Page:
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Top 10 Indy 500s, No. 10: A.J. Foyt wins after Andy Granatelli’s famous turbine car fails

Relive the 1967 Indy 500, as A.J. Foyt took advantage of Parnelli Jones' transmission bearing issue late to win his third Indy 500.

(Editor’s note: NBC Sports has selected the Top 10 Indy 500s of All-Time through an esteemed panel of former drivers, broadcasters, journalists and historians. The countdown begins today and will run through the 107th Indianapolis 500.)

The 1967 Indianapolis 500 was worth waiting for – and not just because the race resumed the day after its original date when rain halted the action through 18 laps.

The delay only heightened the anticipation about whether Andy Granatelli’s famed turbine car could stomp the field as an engineering marvel in a race known for its innovation and technology.

With an aircraft design and side-mounted engine, the No. 40 Granatelli-Turbine driven by Parnelli Jones was the talk of May 1967 at IMS.

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“Full marks to Andy for doing it,” said 1966 Indy 500 winner and two-time Formula One champion Graham Hill. “It’s a hell of a gamble, and it’s paid off, and he deserves every credit. I’m only sorry I didn’t think of it first.

A.J. Foyt estimated that his No. 14 Coyote-Ford had half the horsepower of Granatelli’s engine – but “Super Tex” also presciently predicted Jones’ gearbox would break.

After qualifying sixth, Jones whipped into the lead past pole-sitter Mario Andretti on the first lap.

Over the next two days, Jones led 171 of the first 196 laps – until his car fatefully began slowing on the backstretch during Lap 197.

“It was like all of a sudden you took it out of gear, and that was it,” Jones said. “It was sickening.”

The culprit was a $6 ball bearing in the gearbox that Granatelli had worried would fail because of its size.

Foyt inherited the lead, but there was more drama ahead. A four-car accident unfolded off Turn 4 on his final lap, but he drove through it for the third of his four Indy 500 wins (and becoming the race’s fourth three-time winner).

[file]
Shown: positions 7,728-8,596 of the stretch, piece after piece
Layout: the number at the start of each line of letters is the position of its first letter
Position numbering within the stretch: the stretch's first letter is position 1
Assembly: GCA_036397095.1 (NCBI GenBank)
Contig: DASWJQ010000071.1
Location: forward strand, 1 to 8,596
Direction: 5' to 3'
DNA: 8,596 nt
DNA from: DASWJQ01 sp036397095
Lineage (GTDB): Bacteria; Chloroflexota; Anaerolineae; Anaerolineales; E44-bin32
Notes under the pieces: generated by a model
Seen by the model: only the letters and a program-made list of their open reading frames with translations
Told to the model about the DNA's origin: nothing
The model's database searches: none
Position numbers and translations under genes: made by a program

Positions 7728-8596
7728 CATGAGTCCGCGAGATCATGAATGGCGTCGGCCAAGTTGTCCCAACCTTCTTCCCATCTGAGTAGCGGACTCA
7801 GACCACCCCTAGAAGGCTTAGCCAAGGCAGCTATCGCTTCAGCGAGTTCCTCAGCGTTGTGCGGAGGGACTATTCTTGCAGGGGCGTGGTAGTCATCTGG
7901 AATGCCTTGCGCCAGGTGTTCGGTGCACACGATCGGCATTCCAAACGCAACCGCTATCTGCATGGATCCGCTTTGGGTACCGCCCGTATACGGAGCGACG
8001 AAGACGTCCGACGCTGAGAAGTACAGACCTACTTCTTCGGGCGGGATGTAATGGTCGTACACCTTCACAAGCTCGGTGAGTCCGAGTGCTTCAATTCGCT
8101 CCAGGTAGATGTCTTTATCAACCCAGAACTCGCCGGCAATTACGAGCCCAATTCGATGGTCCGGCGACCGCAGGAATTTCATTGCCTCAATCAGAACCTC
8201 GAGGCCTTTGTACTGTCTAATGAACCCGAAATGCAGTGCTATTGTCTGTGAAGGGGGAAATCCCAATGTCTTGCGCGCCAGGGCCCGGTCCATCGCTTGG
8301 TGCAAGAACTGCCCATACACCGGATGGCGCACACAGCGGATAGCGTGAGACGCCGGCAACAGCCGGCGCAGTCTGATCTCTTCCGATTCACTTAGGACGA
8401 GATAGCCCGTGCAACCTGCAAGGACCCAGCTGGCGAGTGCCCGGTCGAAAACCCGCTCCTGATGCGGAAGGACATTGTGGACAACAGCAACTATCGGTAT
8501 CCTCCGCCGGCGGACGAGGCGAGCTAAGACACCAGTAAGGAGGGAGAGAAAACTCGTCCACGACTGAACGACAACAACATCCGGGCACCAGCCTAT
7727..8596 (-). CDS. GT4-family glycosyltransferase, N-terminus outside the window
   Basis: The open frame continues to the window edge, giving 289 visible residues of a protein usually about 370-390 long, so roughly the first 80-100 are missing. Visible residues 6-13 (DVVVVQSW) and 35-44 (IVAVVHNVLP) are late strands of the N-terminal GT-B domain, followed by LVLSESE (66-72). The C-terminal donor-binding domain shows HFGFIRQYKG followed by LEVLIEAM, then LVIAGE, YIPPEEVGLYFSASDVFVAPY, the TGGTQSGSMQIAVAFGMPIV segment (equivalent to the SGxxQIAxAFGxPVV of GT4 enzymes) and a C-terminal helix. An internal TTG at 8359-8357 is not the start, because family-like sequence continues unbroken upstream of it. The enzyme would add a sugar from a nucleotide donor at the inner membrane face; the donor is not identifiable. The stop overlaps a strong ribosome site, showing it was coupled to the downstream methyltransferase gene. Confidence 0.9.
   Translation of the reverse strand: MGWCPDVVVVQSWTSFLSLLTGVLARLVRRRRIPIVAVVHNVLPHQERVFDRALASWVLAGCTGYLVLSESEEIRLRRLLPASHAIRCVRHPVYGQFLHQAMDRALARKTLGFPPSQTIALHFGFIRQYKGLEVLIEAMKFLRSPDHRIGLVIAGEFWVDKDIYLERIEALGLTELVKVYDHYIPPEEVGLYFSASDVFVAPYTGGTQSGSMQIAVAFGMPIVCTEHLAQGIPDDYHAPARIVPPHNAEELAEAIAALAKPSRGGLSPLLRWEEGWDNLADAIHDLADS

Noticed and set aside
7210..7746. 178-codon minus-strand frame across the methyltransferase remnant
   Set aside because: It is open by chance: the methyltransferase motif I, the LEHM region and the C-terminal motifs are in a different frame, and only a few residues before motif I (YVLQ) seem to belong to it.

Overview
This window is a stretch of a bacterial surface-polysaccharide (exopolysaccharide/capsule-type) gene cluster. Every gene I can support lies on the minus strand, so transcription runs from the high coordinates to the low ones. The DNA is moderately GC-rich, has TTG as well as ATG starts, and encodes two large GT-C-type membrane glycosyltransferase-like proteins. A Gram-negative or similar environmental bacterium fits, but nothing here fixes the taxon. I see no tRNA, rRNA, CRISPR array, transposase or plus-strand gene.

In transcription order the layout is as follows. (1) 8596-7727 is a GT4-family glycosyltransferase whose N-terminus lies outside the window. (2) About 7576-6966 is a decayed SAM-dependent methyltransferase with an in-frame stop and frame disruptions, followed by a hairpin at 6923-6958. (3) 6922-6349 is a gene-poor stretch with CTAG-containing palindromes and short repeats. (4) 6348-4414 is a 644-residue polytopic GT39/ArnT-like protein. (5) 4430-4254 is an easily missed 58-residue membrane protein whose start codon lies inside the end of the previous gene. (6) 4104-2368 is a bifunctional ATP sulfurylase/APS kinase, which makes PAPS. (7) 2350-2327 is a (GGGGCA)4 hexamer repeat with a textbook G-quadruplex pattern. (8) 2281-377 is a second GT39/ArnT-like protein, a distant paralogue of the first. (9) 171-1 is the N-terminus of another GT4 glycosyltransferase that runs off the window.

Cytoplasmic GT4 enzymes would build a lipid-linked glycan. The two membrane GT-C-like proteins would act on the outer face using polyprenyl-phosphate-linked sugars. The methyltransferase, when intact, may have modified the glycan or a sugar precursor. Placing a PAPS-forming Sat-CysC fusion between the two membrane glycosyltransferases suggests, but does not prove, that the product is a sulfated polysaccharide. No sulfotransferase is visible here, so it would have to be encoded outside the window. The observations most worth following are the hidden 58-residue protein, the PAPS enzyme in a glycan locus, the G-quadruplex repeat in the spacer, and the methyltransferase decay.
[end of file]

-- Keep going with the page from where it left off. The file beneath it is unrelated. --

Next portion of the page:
“I made a couple of zig-zags and lost them in the smoke,” said Foyt, who delivered the first win for Goodyear tires since 1919. “I dropped to second gear and said, ‘Whoever I hit, I’m going to hit them hard enough that I drive past the start-finish line.’ I couldn’t believe when I came out of the cloud of smoke, there was nobody sitting there.”

Jones, who won Indy in 1963, never raced at the Brickyard again. After being crashed in practice before the 1968 Indy 500, the No. 40 spent time on display at the Indianapolis Motor Speedway Museum and the Smithsonian Institute in Washington, D.C.

NBC Sports has ranked the Top 10 Indy 500s through a panel that judged through scores of 1-20 in five categories (with a total of 100 being perfect): quality of racing, memorable moments, strength of competition, historical impact and spectacle.

Here’s a look at No. 10 on the list:

Year: 1967

Winner: A.J. Foyt

Margin of victory: Two laps

Lead changes: Eight among three drivers

Cautions: Ten

Other contenders: Aside from Foyt (who led 27 laps) and Parnelli Jones (171), Dan Gurney was the only other leader, pacing two laps before retiring in 21st with a failed piston. … The race is regarded to have one of the strongest fields in Indy 500 history with nine former or eventual Indy 500 winners and six former or eventual F1 champions. It also included three-time NASCAR Cup Series champion Cale Yarborough (who placed 17th) and 14-time Cup winner LeeRoy Yarbrough (27th).

Winning move: Foyt took first when Parnelli Jones’ dominant car broke with three laps remaining.

How the voters saw it: Two ballots gave the 1967 Indy 500 its high score of 94, which vaulted the race into 10th place.